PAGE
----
Former station house proves to be on right track for a first-class home
comes with its own little bit of platform,” says Karen.
She and David bought the house six years ago after downsizing to their holiday cottage, which is also in the village.
They realised that they needed somewhere bigger, and were attracted by the size of the Station House and the potential for letting part of the property.
They have since turned the derelict waiting rooms and toilets attached to the house into a annexe for family, friends and paying guests.
Built in 1846 and owned by British Rail until the 1980s, the main house, once home to the station master, was restored to a high standard and the Hubbards have since put their own stamp on it. It has an entrance hall, sitting room, dining room, kitchen/diner, rear porch and pantry and ground floor bathroom. Upstairs, there are three double bedrooms, one with en-suite.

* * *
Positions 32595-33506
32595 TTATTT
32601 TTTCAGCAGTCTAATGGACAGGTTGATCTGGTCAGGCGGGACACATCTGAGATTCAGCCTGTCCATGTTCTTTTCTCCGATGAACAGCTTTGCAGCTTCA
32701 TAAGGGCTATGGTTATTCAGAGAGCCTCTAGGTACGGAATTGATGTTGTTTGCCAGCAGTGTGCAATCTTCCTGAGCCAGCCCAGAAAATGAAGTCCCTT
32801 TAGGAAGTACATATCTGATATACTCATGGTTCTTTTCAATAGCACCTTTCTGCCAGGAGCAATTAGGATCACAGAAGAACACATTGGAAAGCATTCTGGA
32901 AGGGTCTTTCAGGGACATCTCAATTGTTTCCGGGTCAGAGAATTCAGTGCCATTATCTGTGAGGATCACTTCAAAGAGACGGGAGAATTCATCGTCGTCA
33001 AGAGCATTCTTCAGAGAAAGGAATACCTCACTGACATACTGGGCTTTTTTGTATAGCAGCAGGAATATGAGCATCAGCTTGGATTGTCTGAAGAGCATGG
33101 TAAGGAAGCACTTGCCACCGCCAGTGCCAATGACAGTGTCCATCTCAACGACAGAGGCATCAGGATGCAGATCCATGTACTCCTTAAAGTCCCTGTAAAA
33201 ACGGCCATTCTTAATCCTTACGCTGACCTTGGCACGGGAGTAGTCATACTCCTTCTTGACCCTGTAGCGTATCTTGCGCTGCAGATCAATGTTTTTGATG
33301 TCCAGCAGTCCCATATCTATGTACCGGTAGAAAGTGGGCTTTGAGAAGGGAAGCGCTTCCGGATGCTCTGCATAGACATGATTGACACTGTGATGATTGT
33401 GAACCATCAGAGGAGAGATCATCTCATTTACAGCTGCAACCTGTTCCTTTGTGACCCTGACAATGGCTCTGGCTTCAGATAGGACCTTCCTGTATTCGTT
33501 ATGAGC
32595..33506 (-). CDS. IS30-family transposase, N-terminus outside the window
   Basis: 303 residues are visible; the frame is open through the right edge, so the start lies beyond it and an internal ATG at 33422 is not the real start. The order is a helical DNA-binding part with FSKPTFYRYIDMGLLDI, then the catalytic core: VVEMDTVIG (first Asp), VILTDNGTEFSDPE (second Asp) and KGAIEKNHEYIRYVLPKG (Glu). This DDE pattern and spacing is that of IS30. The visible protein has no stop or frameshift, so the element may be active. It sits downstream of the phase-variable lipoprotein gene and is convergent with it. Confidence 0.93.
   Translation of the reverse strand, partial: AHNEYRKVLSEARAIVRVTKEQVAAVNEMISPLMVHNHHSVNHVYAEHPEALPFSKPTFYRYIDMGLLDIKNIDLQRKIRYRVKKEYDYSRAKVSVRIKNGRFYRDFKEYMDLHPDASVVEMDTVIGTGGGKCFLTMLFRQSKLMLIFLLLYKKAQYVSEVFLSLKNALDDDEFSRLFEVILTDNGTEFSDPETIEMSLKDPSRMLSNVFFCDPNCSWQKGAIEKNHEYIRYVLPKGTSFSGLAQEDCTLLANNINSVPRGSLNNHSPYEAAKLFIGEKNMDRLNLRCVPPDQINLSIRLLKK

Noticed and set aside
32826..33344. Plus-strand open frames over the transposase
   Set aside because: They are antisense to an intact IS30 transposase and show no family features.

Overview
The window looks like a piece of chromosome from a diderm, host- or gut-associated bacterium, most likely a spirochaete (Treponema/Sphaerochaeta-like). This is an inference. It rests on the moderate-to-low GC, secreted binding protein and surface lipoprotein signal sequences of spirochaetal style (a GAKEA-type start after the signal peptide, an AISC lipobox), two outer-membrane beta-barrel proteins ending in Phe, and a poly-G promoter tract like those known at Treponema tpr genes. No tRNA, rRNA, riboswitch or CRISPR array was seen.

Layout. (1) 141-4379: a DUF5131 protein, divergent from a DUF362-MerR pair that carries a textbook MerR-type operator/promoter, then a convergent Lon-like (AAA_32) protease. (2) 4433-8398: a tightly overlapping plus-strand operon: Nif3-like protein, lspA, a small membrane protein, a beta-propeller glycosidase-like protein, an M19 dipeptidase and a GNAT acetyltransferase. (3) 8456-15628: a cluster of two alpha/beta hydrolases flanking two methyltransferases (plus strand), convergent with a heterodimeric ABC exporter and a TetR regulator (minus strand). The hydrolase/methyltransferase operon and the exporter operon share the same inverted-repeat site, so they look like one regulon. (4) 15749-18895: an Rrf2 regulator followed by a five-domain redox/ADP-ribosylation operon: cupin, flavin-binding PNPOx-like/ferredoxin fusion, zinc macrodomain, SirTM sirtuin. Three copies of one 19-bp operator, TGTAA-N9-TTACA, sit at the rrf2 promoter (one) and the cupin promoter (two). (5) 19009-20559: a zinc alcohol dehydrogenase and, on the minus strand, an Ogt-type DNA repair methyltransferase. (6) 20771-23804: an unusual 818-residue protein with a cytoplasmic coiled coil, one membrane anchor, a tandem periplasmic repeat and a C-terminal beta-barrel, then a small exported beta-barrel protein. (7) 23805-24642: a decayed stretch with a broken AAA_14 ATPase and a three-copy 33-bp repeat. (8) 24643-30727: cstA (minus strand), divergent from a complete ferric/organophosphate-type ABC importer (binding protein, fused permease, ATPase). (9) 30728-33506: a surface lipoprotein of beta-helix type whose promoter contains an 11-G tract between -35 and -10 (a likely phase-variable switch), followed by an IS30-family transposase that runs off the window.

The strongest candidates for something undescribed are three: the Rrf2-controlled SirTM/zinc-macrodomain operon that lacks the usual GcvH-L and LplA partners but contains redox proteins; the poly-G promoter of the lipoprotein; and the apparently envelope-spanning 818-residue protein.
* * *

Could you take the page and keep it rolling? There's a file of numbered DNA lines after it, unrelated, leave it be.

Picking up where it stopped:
The guest annexe on the ground floor has a sitting room with kitchenette and a large double bedroom and bathroom.
Outside, there are gardens mainly laid to lawn with borders which wrap around three sides of the property leading into a private courtyard which has a number of brick-built storage rooms.
The Hubbards, who are moving to be closer to their fishing boat in Filey, have embraced their home’s history and have invested in lots of railway memorabilia including posters, first class chair backs, wagon plates and a train driver’s hat and a flag.
Although people worry it might be noisy living so close to the track, Karen says: “It’s a rural line and so trains only run from 7.15am until 8.30pm and they don’t thunder past. They slow down as they come into the station so all you hear is a low rumble and an occasional beep.
“It’s great being able to get the train right outside the door and go to Bridlington, Scarborough, Hull and all the places in between.”